The Open Society Public Health Program invites concept notes from consortiums in Europe to explore ethnic discrimination and racism as crosscutting issues with mental health in Roma communities. Concept notes should address the identification and development of nonmedical approaches to mental health for Roma people with lived experience of mental health challenges.
The central aim of this initiative is to advance nonmedical approaches to mental health that incorporate the impact of social determinants, social exclusion, and anti-Roma on the mental health of Roma people. Concept notes should address how mental health support can be shaped and capacity developed to address these issues from both individual and social perspectives.
This is an unexplored area of research and development, which has historically been determined and aggravated by the professional and communal bias towards Roma people. Health outcomes of Roma are among the main public health challenges in Europe, yet they remain mostly unattended by policymakers and public health professionals. The evidence of Roma’s health status remains anecdotal as the EU member states do not permit the collection of data disaggregated by ethnicity, despite the recommendations of the UN and European Commission. However, the available data indicate that one of the largest gaps in health outcomes between the general population and Roma is in mental health with Roma experiencing a significantly higher incidence of mental health challenges. While mental health is receiving increased attention on the global stage, the predominant approach remains focused on a traditional bio-medical, disease model despite growing evidence that the social, economic, cultural, legal, and political environment in which a person lives are key sources of an individual’s mental health and well-being.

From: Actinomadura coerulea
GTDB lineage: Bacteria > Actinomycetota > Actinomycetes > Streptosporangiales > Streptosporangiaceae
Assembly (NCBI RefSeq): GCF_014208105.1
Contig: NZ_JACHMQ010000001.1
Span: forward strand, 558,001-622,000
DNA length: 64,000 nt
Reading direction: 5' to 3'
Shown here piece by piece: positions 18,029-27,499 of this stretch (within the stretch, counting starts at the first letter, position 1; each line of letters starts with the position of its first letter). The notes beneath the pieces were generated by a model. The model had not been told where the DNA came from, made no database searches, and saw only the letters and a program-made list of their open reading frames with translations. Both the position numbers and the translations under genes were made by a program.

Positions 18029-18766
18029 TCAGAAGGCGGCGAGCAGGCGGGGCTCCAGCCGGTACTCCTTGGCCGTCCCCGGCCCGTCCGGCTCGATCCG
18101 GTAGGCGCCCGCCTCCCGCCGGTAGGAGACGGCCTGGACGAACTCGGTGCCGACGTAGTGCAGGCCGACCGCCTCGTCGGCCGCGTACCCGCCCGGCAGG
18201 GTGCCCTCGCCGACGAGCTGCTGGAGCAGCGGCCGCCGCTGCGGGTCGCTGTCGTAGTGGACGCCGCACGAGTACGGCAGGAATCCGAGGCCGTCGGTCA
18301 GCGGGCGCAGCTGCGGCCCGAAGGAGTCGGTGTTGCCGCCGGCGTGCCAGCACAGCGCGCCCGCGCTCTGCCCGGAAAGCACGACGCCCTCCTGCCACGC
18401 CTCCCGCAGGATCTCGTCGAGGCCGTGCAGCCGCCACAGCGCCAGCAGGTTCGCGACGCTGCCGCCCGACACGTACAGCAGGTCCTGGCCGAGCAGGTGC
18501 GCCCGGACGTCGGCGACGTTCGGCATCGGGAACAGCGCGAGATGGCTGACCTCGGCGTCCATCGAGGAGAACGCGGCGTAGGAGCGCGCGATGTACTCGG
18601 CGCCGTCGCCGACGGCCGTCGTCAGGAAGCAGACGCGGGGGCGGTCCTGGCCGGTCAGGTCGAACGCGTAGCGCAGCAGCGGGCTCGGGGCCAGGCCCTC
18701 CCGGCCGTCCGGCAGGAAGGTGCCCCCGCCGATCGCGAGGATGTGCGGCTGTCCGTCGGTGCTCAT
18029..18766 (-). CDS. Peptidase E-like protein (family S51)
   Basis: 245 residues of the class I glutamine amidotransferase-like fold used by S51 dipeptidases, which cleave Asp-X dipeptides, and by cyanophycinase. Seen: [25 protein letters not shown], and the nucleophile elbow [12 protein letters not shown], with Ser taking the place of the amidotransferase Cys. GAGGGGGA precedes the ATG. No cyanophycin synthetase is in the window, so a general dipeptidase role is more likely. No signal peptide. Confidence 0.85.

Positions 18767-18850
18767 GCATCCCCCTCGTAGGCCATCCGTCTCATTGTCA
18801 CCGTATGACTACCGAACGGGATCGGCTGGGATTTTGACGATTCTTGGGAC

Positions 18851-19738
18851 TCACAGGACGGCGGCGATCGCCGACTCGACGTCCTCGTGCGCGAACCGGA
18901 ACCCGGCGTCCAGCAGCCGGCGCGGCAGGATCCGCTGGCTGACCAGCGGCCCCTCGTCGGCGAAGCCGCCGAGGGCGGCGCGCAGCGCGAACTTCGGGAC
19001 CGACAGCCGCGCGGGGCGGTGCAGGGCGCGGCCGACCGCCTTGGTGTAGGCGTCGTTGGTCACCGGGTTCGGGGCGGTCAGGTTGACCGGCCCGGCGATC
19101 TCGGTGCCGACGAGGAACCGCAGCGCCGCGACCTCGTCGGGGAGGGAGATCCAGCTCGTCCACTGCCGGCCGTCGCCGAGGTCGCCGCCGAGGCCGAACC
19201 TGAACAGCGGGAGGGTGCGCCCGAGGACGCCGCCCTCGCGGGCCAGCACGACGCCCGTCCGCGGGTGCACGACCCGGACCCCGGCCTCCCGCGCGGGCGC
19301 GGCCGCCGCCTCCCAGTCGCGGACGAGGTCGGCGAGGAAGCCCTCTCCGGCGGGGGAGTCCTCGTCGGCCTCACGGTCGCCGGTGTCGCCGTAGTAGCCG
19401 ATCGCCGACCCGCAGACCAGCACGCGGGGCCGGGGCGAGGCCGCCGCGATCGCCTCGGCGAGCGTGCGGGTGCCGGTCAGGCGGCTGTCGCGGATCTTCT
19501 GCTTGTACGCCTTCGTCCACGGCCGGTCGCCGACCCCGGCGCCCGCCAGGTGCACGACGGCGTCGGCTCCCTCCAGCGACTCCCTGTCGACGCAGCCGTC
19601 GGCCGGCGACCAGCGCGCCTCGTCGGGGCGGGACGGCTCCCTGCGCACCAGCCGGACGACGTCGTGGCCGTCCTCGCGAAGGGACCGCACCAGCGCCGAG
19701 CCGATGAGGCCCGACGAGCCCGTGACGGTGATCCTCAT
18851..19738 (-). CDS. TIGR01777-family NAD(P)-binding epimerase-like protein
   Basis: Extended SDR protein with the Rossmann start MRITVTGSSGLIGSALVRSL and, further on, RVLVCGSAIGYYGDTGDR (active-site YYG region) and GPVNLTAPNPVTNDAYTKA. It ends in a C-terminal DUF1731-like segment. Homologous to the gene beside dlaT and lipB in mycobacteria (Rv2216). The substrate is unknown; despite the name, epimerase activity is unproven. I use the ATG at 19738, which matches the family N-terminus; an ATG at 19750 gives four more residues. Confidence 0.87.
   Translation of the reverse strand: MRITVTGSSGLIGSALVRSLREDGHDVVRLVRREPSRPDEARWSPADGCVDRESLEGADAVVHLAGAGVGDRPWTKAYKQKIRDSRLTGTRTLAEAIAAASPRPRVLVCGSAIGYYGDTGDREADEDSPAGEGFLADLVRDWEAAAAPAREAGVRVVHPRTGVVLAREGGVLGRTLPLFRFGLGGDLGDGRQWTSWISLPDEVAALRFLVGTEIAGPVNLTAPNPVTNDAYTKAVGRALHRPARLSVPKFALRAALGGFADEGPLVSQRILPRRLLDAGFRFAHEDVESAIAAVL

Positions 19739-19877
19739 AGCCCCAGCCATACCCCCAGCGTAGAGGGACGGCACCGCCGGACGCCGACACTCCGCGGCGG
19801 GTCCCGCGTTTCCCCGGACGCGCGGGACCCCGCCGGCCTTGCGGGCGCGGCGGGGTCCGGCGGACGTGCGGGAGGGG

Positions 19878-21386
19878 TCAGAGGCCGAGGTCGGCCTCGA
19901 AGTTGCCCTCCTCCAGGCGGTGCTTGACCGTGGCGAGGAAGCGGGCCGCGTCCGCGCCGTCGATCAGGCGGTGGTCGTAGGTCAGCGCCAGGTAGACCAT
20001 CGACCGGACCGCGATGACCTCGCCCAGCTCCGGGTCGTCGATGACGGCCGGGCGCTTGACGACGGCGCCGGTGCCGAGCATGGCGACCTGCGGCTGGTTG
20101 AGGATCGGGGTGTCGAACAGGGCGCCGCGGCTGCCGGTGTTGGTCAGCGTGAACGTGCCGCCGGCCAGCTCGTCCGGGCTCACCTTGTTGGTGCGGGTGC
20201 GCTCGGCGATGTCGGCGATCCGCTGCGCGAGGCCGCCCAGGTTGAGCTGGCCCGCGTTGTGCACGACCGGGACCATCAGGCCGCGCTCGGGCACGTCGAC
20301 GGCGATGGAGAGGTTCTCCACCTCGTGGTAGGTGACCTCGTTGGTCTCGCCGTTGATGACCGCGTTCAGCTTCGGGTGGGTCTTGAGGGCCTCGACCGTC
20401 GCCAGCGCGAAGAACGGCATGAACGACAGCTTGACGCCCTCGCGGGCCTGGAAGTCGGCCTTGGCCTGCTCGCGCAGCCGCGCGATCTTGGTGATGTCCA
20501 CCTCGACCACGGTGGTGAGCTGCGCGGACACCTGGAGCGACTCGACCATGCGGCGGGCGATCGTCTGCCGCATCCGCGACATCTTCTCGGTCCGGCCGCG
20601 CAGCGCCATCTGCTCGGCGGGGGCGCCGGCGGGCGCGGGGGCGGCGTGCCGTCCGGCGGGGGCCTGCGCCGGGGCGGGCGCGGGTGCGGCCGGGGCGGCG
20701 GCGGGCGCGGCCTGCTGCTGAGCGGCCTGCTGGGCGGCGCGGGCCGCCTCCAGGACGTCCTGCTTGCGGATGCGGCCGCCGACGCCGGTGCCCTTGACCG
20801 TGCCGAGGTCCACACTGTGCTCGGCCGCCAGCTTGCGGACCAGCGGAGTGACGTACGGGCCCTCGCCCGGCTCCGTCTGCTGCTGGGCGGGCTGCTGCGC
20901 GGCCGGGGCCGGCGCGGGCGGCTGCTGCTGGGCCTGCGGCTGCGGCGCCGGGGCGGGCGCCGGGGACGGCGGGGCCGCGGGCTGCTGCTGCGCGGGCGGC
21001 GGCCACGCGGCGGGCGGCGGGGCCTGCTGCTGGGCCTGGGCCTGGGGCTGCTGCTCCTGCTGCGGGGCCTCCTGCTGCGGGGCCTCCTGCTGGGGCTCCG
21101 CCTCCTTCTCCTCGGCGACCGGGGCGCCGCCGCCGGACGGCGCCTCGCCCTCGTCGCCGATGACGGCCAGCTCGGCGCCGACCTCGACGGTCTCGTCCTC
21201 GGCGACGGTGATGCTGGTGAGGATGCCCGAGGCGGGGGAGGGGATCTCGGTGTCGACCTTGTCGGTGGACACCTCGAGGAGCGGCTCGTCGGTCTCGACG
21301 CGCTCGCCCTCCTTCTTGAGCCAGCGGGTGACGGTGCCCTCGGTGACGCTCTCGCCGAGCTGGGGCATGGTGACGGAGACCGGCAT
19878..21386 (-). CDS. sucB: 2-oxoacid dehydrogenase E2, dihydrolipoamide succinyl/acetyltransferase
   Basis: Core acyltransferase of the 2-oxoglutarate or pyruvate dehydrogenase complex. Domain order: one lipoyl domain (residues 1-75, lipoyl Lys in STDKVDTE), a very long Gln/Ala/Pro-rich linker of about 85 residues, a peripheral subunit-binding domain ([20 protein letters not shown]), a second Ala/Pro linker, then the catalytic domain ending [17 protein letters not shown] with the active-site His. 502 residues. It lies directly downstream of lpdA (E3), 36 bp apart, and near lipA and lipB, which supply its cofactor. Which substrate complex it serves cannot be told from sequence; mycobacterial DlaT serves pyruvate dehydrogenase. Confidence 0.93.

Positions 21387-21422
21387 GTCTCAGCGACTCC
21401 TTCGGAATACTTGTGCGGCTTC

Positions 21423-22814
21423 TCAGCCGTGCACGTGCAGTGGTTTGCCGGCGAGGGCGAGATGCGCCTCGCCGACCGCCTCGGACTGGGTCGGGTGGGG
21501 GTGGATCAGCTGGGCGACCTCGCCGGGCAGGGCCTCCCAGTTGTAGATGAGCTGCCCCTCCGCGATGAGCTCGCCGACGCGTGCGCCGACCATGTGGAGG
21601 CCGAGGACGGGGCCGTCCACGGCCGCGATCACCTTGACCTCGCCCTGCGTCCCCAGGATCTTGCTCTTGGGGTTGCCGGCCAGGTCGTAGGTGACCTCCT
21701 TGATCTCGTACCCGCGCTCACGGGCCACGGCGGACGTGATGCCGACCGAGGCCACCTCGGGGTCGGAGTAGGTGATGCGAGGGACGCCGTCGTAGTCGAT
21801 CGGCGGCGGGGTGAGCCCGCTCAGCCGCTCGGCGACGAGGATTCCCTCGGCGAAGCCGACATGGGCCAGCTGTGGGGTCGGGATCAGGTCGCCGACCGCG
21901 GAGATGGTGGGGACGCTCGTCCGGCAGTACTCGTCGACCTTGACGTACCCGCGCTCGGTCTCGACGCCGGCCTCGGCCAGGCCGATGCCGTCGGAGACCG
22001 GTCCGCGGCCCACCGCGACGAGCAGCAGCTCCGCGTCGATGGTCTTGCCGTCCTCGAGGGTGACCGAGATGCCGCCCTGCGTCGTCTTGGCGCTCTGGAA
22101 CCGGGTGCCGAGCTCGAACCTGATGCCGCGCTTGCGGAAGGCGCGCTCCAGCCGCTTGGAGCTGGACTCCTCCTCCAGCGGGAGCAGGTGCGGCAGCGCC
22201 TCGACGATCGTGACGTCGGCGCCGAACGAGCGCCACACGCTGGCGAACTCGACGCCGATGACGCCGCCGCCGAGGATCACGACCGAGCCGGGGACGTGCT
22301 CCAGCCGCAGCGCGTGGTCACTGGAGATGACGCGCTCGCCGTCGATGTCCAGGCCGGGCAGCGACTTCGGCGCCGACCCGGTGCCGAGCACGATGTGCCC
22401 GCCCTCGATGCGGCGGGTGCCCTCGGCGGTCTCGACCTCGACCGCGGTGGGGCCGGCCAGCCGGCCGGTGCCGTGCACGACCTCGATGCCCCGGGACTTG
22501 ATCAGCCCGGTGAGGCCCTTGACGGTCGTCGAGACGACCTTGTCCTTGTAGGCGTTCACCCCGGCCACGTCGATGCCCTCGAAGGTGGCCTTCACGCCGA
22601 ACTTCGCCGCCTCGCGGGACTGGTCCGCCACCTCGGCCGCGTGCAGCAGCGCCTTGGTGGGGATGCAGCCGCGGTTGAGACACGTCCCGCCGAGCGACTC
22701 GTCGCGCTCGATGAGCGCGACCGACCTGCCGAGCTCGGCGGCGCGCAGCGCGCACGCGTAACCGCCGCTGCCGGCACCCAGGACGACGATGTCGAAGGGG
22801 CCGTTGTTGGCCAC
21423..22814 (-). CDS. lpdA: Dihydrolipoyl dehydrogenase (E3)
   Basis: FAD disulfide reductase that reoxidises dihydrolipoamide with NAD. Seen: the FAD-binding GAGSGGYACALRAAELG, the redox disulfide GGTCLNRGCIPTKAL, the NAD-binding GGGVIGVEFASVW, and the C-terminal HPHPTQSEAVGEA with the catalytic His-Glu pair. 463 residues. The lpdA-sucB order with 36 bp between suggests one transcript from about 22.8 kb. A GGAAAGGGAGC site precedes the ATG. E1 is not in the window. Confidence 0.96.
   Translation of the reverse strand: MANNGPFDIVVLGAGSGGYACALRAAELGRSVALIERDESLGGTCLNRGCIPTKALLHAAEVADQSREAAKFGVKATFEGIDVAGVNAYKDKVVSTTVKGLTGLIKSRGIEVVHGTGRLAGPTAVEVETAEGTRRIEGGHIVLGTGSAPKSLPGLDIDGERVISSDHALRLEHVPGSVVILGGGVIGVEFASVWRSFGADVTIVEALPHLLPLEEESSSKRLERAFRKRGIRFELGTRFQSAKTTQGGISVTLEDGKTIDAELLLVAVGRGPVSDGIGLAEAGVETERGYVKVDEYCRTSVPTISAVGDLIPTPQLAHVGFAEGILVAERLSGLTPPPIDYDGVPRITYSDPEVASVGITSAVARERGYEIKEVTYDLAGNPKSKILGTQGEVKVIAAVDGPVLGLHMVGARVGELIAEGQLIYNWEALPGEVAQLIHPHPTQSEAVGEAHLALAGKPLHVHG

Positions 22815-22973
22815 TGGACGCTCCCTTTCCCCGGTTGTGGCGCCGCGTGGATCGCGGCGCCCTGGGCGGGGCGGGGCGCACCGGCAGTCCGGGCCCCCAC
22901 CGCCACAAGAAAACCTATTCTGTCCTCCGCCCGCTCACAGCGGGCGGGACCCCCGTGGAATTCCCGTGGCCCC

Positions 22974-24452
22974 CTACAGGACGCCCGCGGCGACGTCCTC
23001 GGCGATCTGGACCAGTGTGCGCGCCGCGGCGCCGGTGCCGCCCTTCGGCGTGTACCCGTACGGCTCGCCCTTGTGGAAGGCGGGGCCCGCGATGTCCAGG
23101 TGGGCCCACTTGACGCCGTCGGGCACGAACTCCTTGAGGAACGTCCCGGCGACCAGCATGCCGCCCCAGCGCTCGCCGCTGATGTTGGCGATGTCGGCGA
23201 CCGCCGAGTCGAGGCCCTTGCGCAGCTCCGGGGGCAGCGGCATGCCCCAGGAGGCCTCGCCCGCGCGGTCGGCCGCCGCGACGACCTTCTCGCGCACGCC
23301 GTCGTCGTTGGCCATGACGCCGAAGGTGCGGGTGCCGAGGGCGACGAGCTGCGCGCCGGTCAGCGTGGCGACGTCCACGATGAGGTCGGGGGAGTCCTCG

A consortium of nongovernmental organizations with a lead organization identified, that meet the following criteria are eligible to apply:
- experience working on mental health outcomes of Roma and/or other vulnerable groups;
- experience recognizing ethnic discrimination and racism as factors determining mental health experience of Roma; and
- experience recognizing the crucial impact of social determinants on mental health, and implementation of nonmedical approaches.
Potential consortiums should consist of a range of partners, such as Roma civil society, academics and other experts, civil society providing psychosocial support with vulnerable populations, and professional psychologists and social workers.
The purpose of this open call is to identify two to three consortiums of civil society organizations that will outline their approach to undertake the following activities:
- review available evidence and literature on Roma and mental health, including social determinants of mental health;
- conduct relevant law and policy analyses;
- map relevant stakeholders working in the field; and
- outline a proposed strategy to advance this field of work.
Following the selection process, the successful consortiums will be invited to submit full project proposals to implement the work. Instructions on that application process will be sent following approval of concept notes.
Please submit a concept note of no more than two pages through the Open Society Foundations Grant Portal. Concept notes should identify the organizations, individual experts and practitioners, and the lead organization of the consortium; briefly outline how the consortium would conduct the required activities, and include a budget outline. The paper should be in English and the budget in U.S. dollars.
The implementation period should not exceed six months, from the time the funding is received to the completion of the final report. The project should be completed by February 2020.
The maximum grant size is $50,000 USD.
Concept notes must be received by May 31, 2019, at 23:59 EST. Late submissions will not be accepted.
Questions about concept notes or the submission process may be directed to [email protected].